The BBC has revealed more details about the second series of The Village.

The drama has been created to tell the story of the 20th Century through a single Peak District village.

It reached an audience peak of 6.4m viewers for the first series, which starred Maxine Peak and John Simm, who’ll both be returning.

“The working life of a writer is self-evidently a lonely one. You write on your own; it’s you, your imagination and the blank page. But making a long-running series like The Village, this becomes much less true. It’s the most collaborative writing experience I’ve ever had,” explained writer and creator, Peter Moffat.

The storyline focuses on the jazz age, outsiders bring in music, dancing and new ideas and ways of thinking. There’s also the arrival of the first black man in the village.

“I’ve spent long hours with all of the actors (there are are 28 speaking parts) talking about their characters – how they see them, how they think they might develop, when and where they feel I’ve got something wrong. It’s like having 28 researchers working really hard alongside you with the added benefit that those researchers will end up saying the words you write on screen. They’re as invested as it’s possible to be in the end product because six million people will judge them on it,” continued Moffat.

“Here’s an example. Joe Armstrong plays Bairstow. His character is an outsider – from Yorkshire. There’s a line in an episode in the new series where someone refers to the town Bairstow is from in Yorkshire. Joe rang me up and talked me through all the different Yorkshire accents and their nuances, subtle differences in tone and inflection and how the town I’d chosen for Bairstow’s home town wasn’t quite right because the accent he uses is slightly different. Brilliant. I love that kind of attention to detail.”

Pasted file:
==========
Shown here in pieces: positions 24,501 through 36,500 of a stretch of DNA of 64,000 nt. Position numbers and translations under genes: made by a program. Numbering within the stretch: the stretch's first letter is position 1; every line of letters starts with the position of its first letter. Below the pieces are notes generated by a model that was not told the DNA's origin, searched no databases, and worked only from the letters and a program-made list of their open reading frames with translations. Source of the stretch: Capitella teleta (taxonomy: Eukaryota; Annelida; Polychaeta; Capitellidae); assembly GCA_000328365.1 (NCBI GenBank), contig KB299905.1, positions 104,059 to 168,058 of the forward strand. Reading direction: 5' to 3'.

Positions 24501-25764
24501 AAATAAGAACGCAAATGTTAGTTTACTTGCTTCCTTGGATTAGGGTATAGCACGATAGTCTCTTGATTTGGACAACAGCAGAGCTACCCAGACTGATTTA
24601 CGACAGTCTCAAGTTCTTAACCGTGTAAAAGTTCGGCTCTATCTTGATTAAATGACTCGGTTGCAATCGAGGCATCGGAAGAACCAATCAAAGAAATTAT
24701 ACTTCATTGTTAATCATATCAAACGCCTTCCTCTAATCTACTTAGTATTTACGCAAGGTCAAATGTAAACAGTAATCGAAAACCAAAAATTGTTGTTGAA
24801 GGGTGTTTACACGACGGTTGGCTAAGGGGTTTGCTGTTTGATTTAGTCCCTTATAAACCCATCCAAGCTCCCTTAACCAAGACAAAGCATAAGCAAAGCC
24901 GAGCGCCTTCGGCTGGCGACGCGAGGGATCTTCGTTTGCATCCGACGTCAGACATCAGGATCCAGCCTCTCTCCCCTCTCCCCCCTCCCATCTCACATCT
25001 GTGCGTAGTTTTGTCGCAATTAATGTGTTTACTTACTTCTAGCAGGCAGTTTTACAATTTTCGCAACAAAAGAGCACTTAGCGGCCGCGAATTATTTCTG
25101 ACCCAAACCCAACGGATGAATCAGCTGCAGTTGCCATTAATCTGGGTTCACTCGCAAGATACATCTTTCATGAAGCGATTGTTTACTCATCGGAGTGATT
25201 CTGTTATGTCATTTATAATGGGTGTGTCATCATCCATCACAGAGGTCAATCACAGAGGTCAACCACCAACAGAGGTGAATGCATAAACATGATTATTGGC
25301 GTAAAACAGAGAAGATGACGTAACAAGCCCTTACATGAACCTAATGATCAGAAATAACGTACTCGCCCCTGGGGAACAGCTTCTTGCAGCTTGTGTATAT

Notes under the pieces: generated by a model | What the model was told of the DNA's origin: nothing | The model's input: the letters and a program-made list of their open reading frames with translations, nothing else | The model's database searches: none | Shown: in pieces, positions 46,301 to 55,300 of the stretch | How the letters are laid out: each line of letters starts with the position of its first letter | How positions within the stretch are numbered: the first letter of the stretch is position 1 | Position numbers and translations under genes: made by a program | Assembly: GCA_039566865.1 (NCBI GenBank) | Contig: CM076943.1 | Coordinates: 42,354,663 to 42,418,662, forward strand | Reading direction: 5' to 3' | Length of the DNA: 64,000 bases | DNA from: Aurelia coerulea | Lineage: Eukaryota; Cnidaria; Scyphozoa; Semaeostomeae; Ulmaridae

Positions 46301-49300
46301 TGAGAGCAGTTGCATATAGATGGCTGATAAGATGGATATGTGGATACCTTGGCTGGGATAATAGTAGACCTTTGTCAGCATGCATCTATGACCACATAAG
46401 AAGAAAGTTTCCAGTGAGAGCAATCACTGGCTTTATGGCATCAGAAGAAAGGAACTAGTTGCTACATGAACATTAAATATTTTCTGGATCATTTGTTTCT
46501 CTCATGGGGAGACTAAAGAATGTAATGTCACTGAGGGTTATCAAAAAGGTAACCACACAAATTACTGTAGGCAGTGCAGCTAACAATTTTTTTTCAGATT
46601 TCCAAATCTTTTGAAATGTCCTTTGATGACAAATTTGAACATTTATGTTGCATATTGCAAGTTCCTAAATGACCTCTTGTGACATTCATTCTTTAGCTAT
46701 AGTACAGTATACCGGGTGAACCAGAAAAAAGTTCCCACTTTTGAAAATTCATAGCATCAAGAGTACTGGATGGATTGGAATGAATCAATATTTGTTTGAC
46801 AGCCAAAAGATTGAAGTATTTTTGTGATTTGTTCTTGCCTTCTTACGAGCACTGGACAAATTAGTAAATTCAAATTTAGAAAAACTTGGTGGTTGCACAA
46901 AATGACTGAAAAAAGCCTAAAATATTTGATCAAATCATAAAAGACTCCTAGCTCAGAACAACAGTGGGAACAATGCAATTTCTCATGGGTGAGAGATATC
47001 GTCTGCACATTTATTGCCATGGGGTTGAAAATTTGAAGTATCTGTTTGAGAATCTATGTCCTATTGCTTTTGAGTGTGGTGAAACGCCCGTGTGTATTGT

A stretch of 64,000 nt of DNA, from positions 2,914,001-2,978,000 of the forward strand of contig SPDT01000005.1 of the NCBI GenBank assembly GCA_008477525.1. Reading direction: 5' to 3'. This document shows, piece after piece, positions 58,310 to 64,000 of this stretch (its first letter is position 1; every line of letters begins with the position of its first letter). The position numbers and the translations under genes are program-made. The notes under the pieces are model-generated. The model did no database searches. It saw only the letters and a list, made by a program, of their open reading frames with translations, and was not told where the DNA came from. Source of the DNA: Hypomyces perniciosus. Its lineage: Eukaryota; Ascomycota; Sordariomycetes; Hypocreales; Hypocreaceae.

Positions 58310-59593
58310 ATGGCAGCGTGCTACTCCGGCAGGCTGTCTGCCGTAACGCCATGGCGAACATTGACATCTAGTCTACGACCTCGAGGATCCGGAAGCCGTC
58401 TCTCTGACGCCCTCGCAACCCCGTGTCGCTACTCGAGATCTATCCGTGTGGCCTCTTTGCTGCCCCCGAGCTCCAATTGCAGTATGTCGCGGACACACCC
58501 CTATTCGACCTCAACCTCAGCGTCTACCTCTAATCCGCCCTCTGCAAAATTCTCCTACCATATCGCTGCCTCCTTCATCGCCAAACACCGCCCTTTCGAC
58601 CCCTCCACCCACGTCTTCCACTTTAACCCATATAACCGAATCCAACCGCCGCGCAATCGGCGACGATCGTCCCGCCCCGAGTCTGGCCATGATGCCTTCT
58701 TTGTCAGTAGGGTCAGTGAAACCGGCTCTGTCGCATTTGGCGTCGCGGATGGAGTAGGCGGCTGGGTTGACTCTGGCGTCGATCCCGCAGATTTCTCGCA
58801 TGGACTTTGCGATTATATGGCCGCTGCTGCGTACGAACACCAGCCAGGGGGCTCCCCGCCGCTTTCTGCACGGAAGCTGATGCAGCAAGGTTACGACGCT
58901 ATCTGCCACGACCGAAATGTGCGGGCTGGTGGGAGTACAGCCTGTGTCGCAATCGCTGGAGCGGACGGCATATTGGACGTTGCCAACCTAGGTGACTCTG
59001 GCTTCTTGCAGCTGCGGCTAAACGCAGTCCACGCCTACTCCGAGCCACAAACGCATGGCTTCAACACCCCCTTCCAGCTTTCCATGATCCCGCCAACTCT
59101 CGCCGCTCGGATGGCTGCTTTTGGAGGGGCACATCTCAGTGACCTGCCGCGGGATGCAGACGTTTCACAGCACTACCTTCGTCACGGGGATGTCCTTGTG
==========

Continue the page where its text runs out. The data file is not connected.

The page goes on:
Moffat is the writer on 4 of the episodes, with Amy Roberts and Loren McLaughlan penning episodes 3 and 4.

The directors are Luke Watson, Jamie Stone and Dominic Leclerc, with Tim Whitby producing.

“One of the major themes of the second series is the land and what it means to the people who live and work on it. Sitting in Rosie’s Tea Shop in Hayfield listening to the ramblers, cyclists, fell runners and local people one gets such a strong sense of how the great beauty, power and strength of this landscape shapes the character of the people and the way they think. The heartbreakingly beautiful countryside is the 29th character in The Village and arguably it’s the biggest role,” he added.

“The more time I spend up in Edale and around Hayfield and Glossop the more I love this rugged, beautiful, honest part of England and the more I understand how passionately people felt about it then and how much they care about it now.”